Concord Covered Bridge — Construction Update

I recently talked with the site supervisor to get an update on the Concord Covered Bridge project. He reports that work is progressing well with no major problems and that they are on schedule.

Applying the primer on the newly installed metal boxes (photo: Jessie Jenkins)

To start the project, two very large, tall pine trees were carefully removed from near the Mableton end of the Covered Bridge, and now there is much more daylight at the bridge. The tree roots were encroaching the bridge footings and their falling branches, needles and sap have been damaging the bridge’s roof shingles. Signs and temporary safety fences were erected to protect both bridge ends and a long temporary platform was constructed a couple of feet under the length of the bridge for worker safety and to protect Nickajack Creek.


The heavy oak deck planks have been loosened or removed to give workers access to the supporting structures underneath. The contractors have cleaned the 8 long steel I-beams running under the length of the bridge deck, and they carefully welded steel diaphragm members connecting between the I-beams to stabilize and strengthen the deck structure. They have started the complex process of straightening the bridge deck and superstructure and have removed the exterior wall planks from the Mableton end of the bridge in order to start constructing the steel boxes (rectangles) that will reinforce and stabilize the straightened bridge sides and roof. The new steel boxes will be camouflaged to match the wooden bridge beams. The primed steel work will all be painted later, near the end of the project. If you’re interested in getting a look at the support structures under the deck, this weekend is a good time (but please stay behind the safety barrier fences).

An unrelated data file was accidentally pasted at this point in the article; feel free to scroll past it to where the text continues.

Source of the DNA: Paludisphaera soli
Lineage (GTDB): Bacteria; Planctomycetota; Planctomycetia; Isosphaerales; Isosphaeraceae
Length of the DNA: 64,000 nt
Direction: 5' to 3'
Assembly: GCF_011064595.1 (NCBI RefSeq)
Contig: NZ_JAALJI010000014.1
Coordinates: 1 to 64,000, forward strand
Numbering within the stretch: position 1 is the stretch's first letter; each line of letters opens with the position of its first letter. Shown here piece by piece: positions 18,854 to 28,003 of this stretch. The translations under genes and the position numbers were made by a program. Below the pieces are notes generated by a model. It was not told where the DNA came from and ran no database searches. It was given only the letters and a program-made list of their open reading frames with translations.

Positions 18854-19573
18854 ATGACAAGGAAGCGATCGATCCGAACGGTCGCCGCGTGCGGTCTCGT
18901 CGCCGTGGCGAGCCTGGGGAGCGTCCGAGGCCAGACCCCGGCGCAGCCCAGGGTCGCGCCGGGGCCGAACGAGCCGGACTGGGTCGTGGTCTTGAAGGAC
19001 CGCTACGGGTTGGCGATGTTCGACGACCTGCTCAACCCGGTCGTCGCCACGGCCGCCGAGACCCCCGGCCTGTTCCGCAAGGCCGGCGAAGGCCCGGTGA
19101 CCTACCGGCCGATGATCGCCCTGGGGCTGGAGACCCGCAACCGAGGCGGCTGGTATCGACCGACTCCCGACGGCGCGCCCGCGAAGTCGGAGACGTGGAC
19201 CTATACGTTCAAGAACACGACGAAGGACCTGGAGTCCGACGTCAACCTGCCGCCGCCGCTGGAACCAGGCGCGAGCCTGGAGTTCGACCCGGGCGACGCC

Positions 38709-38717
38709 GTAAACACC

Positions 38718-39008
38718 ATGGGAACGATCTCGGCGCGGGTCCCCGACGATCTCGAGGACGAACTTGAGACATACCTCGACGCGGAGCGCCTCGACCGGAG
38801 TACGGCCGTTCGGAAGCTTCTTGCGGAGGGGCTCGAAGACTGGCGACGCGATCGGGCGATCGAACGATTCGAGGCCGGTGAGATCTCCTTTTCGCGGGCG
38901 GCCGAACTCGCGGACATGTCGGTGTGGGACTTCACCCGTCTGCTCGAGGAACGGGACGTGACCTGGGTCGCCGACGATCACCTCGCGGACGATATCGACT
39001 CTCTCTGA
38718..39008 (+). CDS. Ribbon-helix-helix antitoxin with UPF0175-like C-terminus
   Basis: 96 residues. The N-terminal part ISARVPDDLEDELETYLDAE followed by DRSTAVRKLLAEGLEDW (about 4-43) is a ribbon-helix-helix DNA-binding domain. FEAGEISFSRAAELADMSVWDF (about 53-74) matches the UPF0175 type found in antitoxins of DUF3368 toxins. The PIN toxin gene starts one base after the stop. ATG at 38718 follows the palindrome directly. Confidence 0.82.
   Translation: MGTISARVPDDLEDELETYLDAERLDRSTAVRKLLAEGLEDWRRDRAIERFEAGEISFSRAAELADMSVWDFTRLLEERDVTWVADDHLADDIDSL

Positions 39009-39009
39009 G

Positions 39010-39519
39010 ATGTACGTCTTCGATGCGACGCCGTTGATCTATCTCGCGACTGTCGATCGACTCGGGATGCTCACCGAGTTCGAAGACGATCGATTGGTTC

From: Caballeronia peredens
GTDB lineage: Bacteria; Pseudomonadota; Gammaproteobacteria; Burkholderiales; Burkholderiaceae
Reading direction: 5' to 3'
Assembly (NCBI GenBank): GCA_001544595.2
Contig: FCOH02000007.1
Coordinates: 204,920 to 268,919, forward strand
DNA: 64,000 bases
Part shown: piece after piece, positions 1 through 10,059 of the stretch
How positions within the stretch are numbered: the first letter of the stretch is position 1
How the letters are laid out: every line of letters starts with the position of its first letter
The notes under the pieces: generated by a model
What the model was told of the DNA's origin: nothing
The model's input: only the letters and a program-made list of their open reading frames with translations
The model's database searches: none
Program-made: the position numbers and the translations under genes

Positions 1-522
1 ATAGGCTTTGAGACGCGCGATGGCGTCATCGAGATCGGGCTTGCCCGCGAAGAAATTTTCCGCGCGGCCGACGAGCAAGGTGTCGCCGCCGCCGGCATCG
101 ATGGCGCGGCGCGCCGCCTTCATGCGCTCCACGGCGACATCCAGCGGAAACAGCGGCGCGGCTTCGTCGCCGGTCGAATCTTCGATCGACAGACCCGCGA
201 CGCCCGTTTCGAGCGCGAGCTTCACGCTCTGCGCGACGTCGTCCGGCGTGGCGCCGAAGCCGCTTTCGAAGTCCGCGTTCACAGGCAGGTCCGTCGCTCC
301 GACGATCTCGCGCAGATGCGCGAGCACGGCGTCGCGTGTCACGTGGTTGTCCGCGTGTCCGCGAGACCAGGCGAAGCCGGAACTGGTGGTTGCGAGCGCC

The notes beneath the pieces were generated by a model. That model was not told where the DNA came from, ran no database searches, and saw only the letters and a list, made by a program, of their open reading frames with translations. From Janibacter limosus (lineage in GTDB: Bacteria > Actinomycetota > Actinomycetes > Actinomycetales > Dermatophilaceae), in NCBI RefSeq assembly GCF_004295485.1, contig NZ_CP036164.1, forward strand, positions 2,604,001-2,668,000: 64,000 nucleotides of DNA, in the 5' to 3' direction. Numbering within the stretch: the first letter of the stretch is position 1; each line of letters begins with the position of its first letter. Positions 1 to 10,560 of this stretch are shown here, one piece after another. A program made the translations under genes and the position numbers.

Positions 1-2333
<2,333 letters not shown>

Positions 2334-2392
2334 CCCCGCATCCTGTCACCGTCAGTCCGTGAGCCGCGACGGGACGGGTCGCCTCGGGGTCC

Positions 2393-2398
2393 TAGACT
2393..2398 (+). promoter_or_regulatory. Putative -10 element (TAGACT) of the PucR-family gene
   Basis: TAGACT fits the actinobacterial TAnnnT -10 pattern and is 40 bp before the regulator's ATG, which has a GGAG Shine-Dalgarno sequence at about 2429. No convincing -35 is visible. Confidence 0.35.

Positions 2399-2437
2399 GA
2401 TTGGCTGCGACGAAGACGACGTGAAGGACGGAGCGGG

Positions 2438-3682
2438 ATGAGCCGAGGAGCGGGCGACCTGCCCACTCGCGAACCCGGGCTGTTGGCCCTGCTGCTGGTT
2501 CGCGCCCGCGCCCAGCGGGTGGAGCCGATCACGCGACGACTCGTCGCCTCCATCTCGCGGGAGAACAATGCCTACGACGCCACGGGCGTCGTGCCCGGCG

Sandblasting the beams under the bridge (photo: Jessie Jenkins)

The project is currently on-track to reopen the week of December 10th.

Installing the stiffen boxes inside the bridge (photo: Jessie Jenkins)

The old 2” iron rod support next to the newly painted steel supports (photo: James Hudgins)

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